Using Intergroup Contact to Fight Prejudice and Negative Attitudes
- Available for pre-order. Item will ship after November 13, 2020
In this groundbreaking volume, Vezzali and Stathi present their research program within the larger contact literature, examining classic theories and current empirical findings, to show how they can be used to reduce prejudice and negative attitudes.
The contact hypothesis (Allport, 1954) posits that in an environment of equality, cooperation and normative support, contact between members of distinct groups can reduce prejudice. Whilst considerable research supports this hypothesis, how theory can be tested in the field remains relatively unexplored. In this innovative book, Vezzali and Stathi discuss why relying solely on advancing theory without considering applied aspects integral to contact may limit the scope of contact theory and restrict our understanding of complex social phenomena. Exploring fascinating topics such as the role of contact in reducing implicit prejudice and fostering collective action, applying indirect contact and promoting positive interactions among survivors of natural disasters, Vezzali and Stathi explain how contact theory can be implemented and enhance the societal impact of intergroup contact research.
Featuring extensive discussion on intergroup contact literature, future directions, and the necessity of applied research, this book will be essential reading for both students and academics of social and behavioural psychology.
Table of Contents
1. Maximizing the effects of intergroup contact: Structuring the contact setting
2. Extended intergroup contact: the need to identify practical strategies in order to produce new theory
3. Vicarious intergroup contact and media vicarious contact: Theoretical, methodological and practical distinctions
4. Imagined intergroup contact and its real potential: Applying interventions in the field
5. Fighting indirect forms of prejudice: The role of direct and indirect contact in reducing implicit prejudice and fostering outgroup humanity attribution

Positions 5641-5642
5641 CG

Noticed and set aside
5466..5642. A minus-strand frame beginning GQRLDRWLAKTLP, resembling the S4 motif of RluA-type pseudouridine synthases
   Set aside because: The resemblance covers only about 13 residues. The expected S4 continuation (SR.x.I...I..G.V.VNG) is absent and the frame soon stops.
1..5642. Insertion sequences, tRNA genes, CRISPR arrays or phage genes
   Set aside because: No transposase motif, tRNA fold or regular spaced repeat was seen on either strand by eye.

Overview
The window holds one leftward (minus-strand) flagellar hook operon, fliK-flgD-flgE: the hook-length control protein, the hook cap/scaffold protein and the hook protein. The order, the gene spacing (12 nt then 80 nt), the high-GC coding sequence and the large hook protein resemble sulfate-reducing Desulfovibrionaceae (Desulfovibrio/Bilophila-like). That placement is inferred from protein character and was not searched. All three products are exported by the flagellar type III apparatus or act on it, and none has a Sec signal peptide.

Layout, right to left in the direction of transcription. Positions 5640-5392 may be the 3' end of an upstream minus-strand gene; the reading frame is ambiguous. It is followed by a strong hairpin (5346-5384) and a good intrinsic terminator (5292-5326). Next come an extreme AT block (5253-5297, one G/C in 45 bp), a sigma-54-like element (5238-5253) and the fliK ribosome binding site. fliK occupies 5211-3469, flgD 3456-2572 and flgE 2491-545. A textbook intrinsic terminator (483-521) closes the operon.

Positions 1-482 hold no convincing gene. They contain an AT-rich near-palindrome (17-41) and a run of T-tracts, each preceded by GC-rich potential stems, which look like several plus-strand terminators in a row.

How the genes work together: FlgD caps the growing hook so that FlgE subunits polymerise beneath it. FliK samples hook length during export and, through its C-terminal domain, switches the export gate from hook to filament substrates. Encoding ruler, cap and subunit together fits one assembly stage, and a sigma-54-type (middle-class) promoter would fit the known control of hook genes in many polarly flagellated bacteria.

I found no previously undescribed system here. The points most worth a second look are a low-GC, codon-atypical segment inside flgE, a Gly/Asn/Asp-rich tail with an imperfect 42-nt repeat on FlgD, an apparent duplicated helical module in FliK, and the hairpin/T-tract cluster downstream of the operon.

6. The secondary transfer effect: Two routes for tackling contextual and generalized prejudice
7. Creating a bridge between intergroup contact and collective action research: A model on how contact can foster collective action among high- and low-status groups
8. Promoting positive intergroup relations among survivors of natural disasters
Loris Vezzali is Full Professor at the Faculty of Medicine of the University of Modena and Reggio Emilia.
Sofia Stathi is Associate Professor of Social Psychology and Director of the Centre for Inequalities at the University of Greenwich.
"This important and wide-ranging book illustrates the enduring value of intergroup contact for reducing prejudice, ranging from face-to-face contact to ‘contact’ via the media. But it also applies the theory and research to new domains – such as promoting better intergroup relations among survivors of natural disasters – and sets out an exciting blueprint for how to apply this approach more effectively in interventions, especially in schools." - Miles Hewstone, Emeritus Professor, University of Oxford, UK
"More than a thousand studies and multiple meta-analyses have solidly established intergroup contact theory. Now social psychology needs a fresh review of this vast literature, suggestions for new directions and better means for applying the theory to "the real world." Vezzali and Stathi meet all three of these needs handsomely in this book." - Thomas Pettigrew, Professor Emeritus, University of California, Santa Cruz, US
"This volume, which is co-authored by two internationally recognized scholars and leaders in the study of intergroup contact, offers not only a comprehensive review of the relevant literature but also an insightful analysis and integration of the extensive work on this topic. The volume is logically organized, comprehensive in its scope, grounded solidly in relevant theory, sensitive to issues of practical implementation and constraints, and enlightening in how it identifies novel and important directions for future research. It is a “go-to” resource for anyone wanting to learn more about how to improve intergroup relations through intergroup contact and an authoritative resource for students and researchers already invested in this topic. Drawing to a substantial degree on their own important and innovative research, the authors highlight how indirect forms of contact, such as learning about or observing others’ intergroup interactions, such as through the media, can play a profound role in combatting bias and creating stable, positive, and productive relations between groups. The book is timely, socially and theoretically. It is also forward-looking and innovative; the authors have set a promising agenda for both research and practice in this area for many years to come." - John Dovidio, Professor, Yale University, US